Page:Item 5 1853.pdf/173

From Historical Hastings
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Eastern Railway Company, and to take water from their land in the summer time in the same manner as last year. The Mayor strongly recommended the carrying out of Mr. Penny’s plan, and to press forward the fulfilment of the resolution passed last year. The water ought to be sufficient to supply the whole town, including the Long Fields and the Barrack Ground. Mr. Putland believed the present works would be sufficient if proper care were taken. The ultimate decision was to leave the matter in the hands of the Town Clerk.

Sheepwash Bridge. The Roads Committee having recommended the Council to take no part in the construction of a new Sheepwash Bridge on Bulverhythe Salts, but to leave it to the Commissioners of Sewers, Coun. Putland said the spot marked out for the new bridge was 150 feet eastward of the dilapidated old bridge, and was to be 18 feet wide. He would move that the Local Board undertake to construct the approaches, which would cost about £25 to £30. Ald. Clement seconded, and the motion was carried. At the next monthly meeting of the Council a petition was presented from 41 inhabitants of St. Leonards, setting forth that the widening of the Sheepwash Bridge would be a great advantage to the public; that the Commissioners of Levels did not feel justified in going to the necessary expense; and that the St Leonards Commissioners were not empowered to expend anything for the purpose. The petitioners therefore suggested that the extra expense be paid out of the borough fund. The Commissioners of Levels having expressed their willingness to give £130 towards making such a bridge and its approaches or to accept £100 if they built the bridge themselves, the Mayor thought it would be quite equitable for the expense to be charged to the borough fund. Coun. Putland said they had already decided to make the approaches, and as the road was the only level one out of the borough and the only one in the neighbourhood without a turnpike gate, it was thus one of great importance, whilst the present dilapidated bridge of 11 feet was one of the most awkward in Sussex. If the Council could not do anything he was prepared to try the getting up of a subscription. The Clerk said it would not be legal to do anything for the bridge under the Municipal Act, as the bridge belonged to the Commissioners of Levels. The Local Board could only make the approaches, unless it could be shown as a permanent improvement. The Mayor regarded it as one of those things in which they might stretch a point, as they did with the culvert for the Priory water, which he recollected was considered as not being strictly legal. It was ultimately resolved that the Local Board confine its operations to making the approaches.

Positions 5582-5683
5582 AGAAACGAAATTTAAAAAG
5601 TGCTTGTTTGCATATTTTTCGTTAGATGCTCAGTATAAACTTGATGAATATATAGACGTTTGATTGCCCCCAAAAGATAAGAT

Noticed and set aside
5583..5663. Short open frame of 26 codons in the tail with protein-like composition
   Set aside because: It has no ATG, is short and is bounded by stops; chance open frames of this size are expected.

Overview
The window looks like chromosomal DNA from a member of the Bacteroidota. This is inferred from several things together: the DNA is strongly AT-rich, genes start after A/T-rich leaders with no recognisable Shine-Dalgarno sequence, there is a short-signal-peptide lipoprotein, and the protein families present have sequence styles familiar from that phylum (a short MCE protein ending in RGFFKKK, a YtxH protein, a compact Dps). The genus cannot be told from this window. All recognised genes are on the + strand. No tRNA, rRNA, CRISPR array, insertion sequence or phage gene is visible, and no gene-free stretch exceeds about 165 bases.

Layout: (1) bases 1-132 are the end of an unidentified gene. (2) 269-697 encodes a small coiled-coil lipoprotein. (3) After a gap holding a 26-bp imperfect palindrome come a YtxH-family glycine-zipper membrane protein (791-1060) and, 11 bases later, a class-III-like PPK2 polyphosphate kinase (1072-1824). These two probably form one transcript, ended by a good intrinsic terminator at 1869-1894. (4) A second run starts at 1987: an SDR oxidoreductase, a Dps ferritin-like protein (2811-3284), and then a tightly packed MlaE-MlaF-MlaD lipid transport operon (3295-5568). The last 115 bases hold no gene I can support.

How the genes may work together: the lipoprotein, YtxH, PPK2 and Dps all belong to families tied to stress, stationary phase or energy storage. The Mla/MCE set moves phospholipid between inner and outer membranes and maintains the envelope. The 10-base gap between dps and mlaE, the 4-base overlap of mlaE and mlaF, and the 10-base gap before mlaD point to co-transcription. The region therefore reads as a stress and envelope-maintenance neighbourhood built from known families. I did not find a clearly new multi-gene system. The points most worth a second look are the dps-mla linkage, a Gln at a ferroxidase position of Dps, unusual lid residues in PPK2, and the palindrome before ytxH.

Legacies by the Rev. J. G. Foyster. A special meeting of the Town Council was held on the 25th of May, when the business was opened by the Mayor reading a list of legacies left by the Rev. J. G. Foyster, whose-